Brahms: The Complete Chamber Music
CDS44331/42 12CDs Boxed set (at a special price)
Movement 1: Allegro
Movement 2: Adagio
Movement 3: Andantino grazioso
Movement 4: Allegro
Having heard Mühlfeld play Weber’s Clarinet Concertino, Brahms asked him to play his entire repertoire for him and asked many questions about his instrument and its technique. Thus fired, he started composing again. Not only do the four works he wrote for Mühlfeld—the Clarinet Quintet and Trio of 1891 and the two Sonatas of 1894—rank among the supreme masterpieces of the instrument’s repertoire, but they represent the purest distillation of Brahms’s thought in the chamber music medium. They also reflect, in their innate expressive character, something of the personal isolation he was beginning to feel as many of his closest friends died off, in an increasingly frequent punctuation of his last years. When sheer beauty is evoked in them, it is as a consolation; nostalgia and melancholy often seem to underlie the most rhythmically assertive ideas. These works, in short, have established themselves as repertoire cornerstones not merely through their magnificent craftsmanship and powers of invention, but because they convey a particularly potent and complex nexus of feeling.
The Quintet and Trio, composed at the resort of Bad Ischl in the summer of 1891, received their first performances in Meiningen on 24 November that year, played by Mühlfeld. In the Quintet Joseph Joachim was first violin with members of the Court Orchestra. In the Trio Mühlfeld was joined by Robert Haussmann, the cellist of the Joachim String Quartet, and Brahms himself took the piano part. The Quintet was much the better received of the two, but Brahms several times declared that he personally preferred the Trio. When the Trio came to be published the following year, Brahms provided it with a viola part as an alternative to the clarinet. Such substitutions were not uncommon in the music of the time, though they may seem surprising to us today: performances of the Trio with viola have remained infrequent, and it is almost entirely associated in our minds with the timbre of the clarinet. (Even more surprising, Brahms also made an alternative viola part for the Quintet, turning it into the curious phenomenon of a string quartet with additional viola obbligato.) The viola seems less a natural leader in ensemble chamber music than the clarinet: its darker, huskier timbre does not stand out in such sharp relief from the other string instruments, but it imparts a greater intimacy which renders some passages more atmospheric and subtilizes the play of light and shade that is already part of the expressive essence of these works.
The music itself, of course, remains identical in its substance. Standing at the very end of his long line of concerted chamber music, the Trio in A minor, Op 114 embodies all the resource and subtlety of Brahms’s late style. Its extreme compression of thought marks it as a natural successor to his C minor Piano Trio, Op 101, composed in 1886. It is remarkable for the consistency with which it exploits the disturbance, anxiety and shadow of the minor mode, and brief excursions into the major often turn out to offer illusory consolation.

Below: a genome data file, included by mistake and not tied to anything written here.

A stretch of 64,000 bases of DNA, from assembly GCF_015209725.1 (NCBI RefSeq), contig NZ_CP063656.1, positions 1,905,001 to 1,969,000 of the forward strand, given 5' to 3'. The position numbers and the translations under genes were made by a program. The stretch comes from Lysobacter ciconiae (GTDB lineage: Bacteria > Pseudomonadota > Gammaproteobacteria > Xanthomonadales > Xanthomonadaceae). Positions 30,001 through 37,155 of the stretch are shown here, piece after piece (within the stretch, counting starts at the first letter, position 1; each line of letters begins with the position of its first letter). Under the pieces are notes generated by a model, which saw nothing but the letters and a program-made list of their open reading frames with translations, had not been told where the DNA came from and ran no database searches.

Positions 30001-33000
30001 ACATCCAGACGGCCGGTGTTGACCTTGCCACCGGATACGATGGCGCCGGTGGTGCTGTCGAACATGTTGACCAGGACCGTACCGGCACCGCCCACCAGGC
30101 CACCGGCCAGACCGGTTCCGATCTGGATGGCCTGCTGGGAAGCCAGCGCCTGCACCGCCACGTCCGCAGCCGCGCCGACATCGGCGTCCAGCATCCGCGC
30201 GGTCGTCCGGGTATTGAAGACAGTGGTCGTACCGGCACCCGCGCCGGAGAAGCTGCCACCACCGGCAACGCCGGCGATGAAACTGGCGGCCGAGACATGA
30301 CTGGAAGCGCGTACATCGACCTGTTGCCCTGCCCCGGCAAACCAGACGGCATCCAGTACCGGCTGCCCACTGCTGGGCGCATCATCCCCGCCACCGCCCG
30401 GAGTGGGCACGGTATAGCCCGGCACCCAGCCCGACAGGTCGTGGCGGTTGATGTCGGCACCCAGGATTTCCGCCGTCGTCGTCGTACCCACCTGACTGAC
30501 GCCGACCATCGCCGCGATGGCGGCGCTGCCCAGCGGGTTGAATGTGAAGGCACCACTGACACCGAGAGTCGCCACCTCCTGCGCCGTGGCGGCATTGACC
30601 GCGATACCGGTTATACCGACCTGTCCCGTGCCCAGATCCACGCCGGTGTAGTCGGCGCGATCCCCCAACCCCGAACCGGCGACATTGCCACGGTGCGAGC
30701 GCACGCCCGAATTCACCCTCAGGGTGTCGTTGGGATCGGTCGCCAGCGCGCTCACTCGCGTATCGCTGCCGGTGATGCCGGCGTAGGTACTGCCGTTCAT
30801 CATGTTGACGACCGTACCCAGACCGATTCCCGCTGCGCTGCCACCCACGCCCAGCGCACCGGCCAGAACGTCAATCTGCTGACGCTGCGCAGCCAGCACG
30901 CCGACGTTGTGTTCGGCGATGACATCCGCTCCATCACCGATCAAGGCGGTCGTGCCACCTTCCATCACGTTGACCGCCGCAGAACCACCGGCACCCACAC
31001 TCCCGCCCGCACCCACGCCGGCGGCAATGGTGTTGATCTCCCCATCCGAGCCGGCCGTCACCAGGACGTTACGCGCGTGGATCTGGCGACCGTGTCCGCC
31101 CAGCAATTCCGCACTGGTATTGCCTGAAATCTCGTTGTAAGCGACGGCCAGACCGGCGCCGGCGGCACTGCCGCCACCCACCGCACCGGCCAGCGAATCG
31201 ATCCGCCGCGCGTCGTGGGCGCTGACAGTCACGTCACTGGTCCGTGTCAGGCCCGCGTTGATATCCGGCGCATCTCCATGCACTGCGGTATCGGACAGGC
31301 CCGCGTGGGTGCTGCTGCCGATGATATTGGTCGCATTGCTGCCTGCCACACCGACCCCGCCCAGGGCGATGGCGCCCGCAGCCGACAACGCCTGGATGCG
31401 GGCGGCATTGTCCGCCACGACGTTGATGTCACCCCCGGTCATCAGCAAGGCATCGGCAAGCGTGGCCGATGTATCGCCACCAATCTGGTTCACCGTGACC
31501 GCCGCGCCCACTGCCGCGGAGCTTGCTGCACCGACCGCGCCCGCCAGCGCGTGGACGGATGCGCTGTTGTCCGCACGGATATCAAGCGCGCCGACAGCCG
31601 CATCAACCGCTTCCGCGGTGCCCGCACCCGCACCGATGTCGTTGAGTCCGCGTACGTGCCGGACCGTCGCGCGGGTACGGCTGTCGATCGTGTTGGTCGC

Here the cello assumes almost equal importance with the viola, and indeed opens the proceedings unaccompanied, with an eloquent melody varied by the viola and balanced by a muttering triplet motif in the piano. These ideas make up the first subject of a troubled and concentrated sonata-form design. The second subject opens calmly in the relative major (C major) but soon mutates to a more troubled E minor. The terse, uneasy development evolves new thematic entities—a sombre chorale-like phrase, whispering pianissimo semiquaver scales against wide-spread piano chords—and the recapitulation flexibly reshapes the elements of the exposition, bypassing the opening melody to move straight into its more fretful rhythmic continuation. This time the second group starts in F major but veers into the tonic A minor. In the coda the ‘chorale’ idea returns with apparently fateful import, and though the music gains A major it proves curiously insubstantial: the music evanesces into the passionless beauty of an Aeolian harp, with semiquaver scales in liquid contrary motion on viola and cello.
A more serenely philosophical mood, tinged with fantasy, prevails in the D major Adagio, which packs much musical matter into a very small space; paradoxically, this masterly compression gives a feeling of expansive relaxation. Brahms’s intricate elaboration of the smallest motifs, and the subtle oppositions of instrumental colour, yield textures and thematic working of unusual richness. The ensuing Andantino grazioso in A major is a self-mocking intermezzo, its nonchalant waltz-tune evoking the salon manner of Brahms’s popular Liebeslieder waltzes, but now fluidly and sophisticatedly varied. Perhaps the movement reflects the fact that Brahms had spent time at Bad Ischl that summer in the company of his friend Johann Strauss the Younger, whose waltzes he admired with something close to envy. It evolves three closely related themes, touches D major for a brief trio section, and nonchalantly reduces the initial waltz melody into a schematic version of itself along the way.
Bracing and rhythmically supple, the minor-key finale exhibits the most strenuous music in the entire work, in a sonata-form transformation of Brahms’s obsessive scherzo style. The combination of 6/8 and 2/4 metres intensifies the sense of unrest. The development, very concise, is notable for its rapid modulations, involving extended chains or ladders of descending thirds, which suggest mystery and instability even in the movement’s most cheerful passages. The movement drives on towards its conclusion with no relaxation, until the coda’s choleric bravura offers a terse, wintry gesture of dismissal.
from notes by Malcolm MacDonald © 2007